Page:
Environmental activists in the United States are seizing on Canada’s decision to invoke a 44-year-old treaty with the United States as an “audacious,” misguided and misleading gambit aimed at short-circuiting Michigan’s effort to shut down the Line 5 cross-border pipeline.
Oil & Water Don’t Mix, a coalition of Michigan environmental and Indigenous groups that includes the Sierra Club and the Michigan Climate Action Network, said Tuesday it has a 33,000-signature petition that it plans to circulate among U.S. lawmakers this week.
The petition urges U.S. President Joe Biden to support the state of Michigan and Gov. Gretchen Whitmer in their legal effort to shut down Line 5, a 68-year-old pipeline that crosses beneath the Great Lakes to deliver crude oil and natural gas liquids from Canada to the U.S. Midwest.
The state has revoked the 1953 easement that allows Calgary-based owner Enbridge Inc. to operate Line 5, citing the risk of a catastrophic spill in the Straits of Mackinac, an ecologically sensitive waterway that links Lake Michigan and Lake Huron.
The resulting dispute has lawyers for both sides arguing in court about whether a district court in Michigan has the jurisdiction to decide the fate of the pipeline and Enbridge’s efforts to upgrade and fortify the twin lines that run along the lakebed under the straits.
Last week, the federal government filed court documents confirming that it wants formal negotiations with the U.S. under the terms of a 1977 treaty specifically drafted to deal with cross-border pipelines, and asking Judge Janet Neff to hold the case in abeyance.
“We’re calling on the president to stand with Gov. Whitmer in rejecting Enbridge’s delay tactics,” said Sean McBrearty, the co-ordinator for Oil & Water Don’t Mix.
McBrearty called the treaty tactic a “direct attack on our sovereignty” that intentionally misinterprets the treaty itself “to make the audacious claim that we must leave a major risk pumping oil indefinitely through the heart of the Great Lakes.”
He pointed to the oil spill last week off the coast of California, which was likely the result of an underwater anchor strike _ precisely the sort of peril that Whitmer and her supporters fear could befall the Great Lakes shoreline if Line 5 continues to operate.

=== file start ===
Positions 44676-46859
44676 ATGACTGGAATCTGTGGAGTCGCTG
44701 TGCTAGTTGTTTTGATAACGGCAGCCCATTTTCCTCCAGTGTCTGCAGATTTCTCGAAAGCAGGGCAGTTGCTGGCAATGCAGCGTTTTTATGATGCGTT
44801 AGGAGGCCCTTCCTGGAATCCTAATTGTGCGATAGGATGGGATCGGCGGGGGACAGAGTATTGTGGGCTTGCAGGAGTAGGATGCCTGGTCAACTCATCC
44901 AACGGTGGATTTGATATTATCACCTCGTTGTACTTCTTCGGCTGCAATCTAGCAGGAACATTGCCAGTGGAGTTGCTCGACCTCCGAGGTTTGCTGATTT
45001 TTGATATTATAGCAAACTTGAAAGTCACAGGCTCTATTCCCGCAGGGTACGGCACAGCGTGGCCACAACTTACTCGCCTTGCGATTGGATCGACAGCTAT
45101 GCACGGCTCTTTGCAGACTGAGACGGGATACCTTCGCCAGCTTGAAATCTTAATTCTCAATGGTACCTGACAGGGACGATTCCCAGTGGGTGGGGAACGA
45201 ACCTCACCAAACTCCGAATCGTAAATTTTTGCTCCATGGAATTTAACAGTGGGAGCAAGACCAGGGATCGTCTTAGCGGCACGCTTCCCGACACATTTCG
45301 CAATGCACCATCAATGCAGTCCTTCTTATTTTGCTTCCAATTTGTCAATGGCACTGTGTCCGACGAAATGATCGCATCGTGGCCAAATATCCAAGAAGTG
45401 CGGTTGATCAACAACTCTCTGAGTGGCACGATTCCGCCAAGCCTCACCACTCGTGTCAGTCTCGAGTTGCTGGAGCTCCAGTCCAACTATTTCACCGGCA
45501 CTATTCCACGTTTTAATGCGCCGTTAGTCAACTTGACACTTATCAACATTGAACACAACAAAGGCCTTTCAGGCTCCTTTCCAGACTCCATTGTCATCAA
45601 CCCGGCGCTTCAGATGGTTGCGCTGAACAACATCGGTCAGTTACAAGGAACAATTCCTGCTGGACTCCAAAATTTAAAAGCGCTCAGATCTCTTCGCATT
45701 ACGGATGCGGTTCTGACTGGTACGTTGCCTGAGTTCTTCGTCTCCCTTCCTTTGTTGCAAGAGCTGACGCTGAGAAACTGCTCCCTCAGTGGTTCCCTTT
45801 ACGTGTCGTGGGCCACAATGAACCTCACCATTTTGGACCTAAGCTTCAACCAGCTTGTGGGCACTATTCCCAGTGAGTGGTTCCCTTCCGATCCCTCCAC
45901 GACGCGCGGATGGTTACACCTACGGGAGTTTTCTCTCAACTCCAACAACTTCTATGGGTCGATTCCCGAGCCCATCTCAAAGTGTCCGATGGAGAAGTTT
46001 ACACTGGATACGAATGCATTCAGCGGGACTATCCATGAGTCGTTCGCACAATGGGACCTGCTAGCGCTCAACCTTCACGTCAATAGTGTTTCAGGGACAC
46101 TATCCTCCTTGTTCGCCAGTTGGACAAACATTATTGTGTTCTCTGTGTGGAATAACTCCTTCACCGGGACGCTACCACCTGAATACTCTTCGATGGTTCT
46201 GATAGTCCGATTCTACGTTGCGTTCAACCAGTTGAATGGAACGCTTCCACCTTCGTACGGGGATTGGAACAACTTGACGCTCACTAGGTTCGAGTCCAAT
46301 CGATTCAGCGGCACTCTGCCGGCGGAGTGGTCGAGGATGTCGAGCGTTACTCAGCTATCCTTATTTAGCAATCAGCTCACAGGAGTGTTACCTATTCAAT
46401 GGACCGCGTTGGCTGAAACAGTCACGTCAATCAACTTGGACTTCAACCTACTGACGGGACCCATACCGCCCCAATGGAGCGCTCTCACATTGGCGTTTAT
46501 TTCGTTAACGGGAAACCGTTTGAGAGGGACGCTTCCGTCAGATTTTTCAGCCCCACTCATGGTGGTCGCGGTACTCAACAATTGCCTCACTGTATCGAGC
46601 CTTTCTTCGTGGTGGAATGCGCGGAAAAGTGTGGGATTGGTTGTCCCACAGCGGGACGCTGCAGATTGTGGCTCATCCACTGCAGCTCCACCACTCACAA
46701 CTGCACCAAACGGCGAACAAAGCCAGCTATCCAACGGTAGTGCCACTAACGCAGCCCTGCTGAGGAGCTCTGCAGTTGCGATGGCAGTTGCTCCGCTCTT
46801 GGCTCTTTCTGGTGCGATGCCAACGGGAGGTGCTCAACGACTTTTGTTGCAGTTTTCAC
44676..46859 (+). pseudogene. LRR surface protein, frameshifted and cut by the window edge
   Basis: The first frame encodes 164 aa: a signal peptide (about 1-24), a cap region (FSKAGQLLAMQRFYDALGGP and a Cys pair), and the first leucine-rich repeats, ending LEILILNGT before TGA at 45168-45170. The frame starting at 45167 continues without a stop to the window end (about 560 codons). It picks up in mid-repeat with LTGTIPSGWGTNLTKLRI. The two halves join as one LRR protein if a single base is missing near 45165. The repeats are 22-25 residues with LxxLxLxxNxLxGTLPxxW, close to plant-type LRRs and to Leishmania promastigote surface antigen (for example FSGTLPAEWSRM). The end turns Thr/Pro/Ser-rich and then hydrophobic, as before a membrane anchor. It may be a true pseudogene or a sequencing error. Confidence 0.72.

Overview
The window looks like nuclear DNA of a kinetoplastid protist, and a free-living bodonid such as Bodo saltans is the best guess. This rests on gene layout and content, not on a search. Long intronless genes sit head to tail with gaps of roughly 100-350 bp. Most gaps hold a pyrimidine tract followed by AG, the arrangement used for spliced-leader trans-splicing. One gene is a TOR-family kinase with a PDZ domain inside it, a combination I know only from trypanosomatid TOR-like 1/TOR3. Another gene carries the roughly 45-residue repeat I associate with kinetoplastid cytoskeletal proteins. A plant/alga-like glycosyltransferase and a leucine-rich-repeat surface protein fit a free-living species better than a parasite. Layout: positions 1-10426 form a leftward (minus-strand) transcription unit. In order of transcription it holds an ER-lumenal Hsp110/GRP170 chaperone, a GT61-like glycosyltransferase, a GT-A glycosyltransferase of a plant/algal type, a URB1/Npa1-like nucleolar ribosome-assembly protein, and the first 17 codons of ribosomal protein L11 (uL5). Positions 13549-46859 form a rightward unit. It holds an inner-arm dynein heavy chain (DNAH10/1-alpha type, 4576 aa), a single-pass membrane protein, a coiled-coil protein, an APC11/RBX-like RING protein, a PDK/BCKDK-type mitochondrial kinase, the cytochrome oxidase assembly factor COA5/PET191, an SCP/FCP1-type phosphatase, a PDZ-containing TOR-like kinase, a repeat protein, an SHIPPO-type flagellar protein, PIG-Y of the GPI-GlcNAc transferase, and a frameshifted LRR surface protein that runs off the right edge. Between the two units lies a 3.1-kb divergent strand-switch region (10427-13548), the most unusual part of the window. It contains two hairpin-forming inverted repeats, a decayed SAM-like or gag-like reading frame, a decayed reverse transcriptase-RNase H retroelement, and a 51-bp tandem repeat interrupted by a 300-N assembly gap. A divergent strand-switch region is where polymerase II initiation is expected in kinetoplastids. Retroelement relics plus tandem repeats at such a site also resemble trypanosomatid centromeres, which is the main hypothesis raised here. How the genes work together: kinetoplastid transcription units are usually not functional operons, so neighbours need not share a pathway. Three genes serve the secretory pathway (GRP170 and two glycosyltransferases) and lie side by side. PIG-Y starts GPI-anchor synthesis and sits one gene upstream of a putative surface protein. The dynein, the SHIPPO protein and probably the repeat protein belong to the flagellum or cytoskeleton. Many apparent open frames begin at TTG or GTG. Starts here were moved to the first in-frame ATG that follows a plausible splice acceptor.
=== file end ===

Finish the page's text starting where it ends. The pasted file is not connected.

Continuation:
“This fight is not really about Enbridge’s fuel,” he said. “This fight is about Michigan’s water.”
Andy Buchsbaum, the legal adviser for the National Wildlife Federation, said when it comes to pipeline safety and environmental concerns, Michigan is well within its rights to demand the line be shut down.
“The government of Canada is misrepresenting the terms of the 1977 treaty, which explicitly authorizes Michigan to take exactly the kind of action it did when it issued the order shutting down the pipeline,” Buchsbaum said.
The shutdown order “is actually authorized by the same treaty that Canada claims invalidates the shutdown order.”
Michigan’s attorney general showed similar contempt for Canada’s move, disputing the notion that treaty talks are relevant to the legal matters at hand and that the hearings should be paused to allow those talks to proceed.
“Canada is wrong on both counts,” Dana Nessel wrote in a response filed in court last week.
“Neither the 1977 Transit Pipelines Treaty itself nor Canada’s recent invocation of the dispute resolution process … are relevant to the sole legal issue now before this court: whether it has jurisdiction over the state’s complaint removed by Enbridge.”
Canada’s letter, she continues, “is devoid of any legal authority or persuasive argument for its assertion that this court should decline to rule” on the matter.
“Staying this case based on some speculative outcome of international treaty negotiations would deprive the state of its ability to protect these core sovereign interests while indefinitely enshrining the status quo that Enbridge desires.”
Proponents of Line 5 say its 540,000 barrels of crude oil and natural gas liquids per day are a vital energy source for markets across the Midwest, including Michigan, Ohio and Pennsylvania, as well as Canadian refineries that provide jet fuel to some of Canada’s busiest airports.
Enbridge has insisted from the outset that it has no plans to voluntarily shut down the pipeline.
A court-sanctioned voluntary mediation process, which began in April, has failed to yield any agreement and appears to have fallen apart, although the official status of those talks remains unclear.
Court documents show the state has no “desire to continue with the mediation process,” while Enbridge has said publicly that it wants the talks to continue.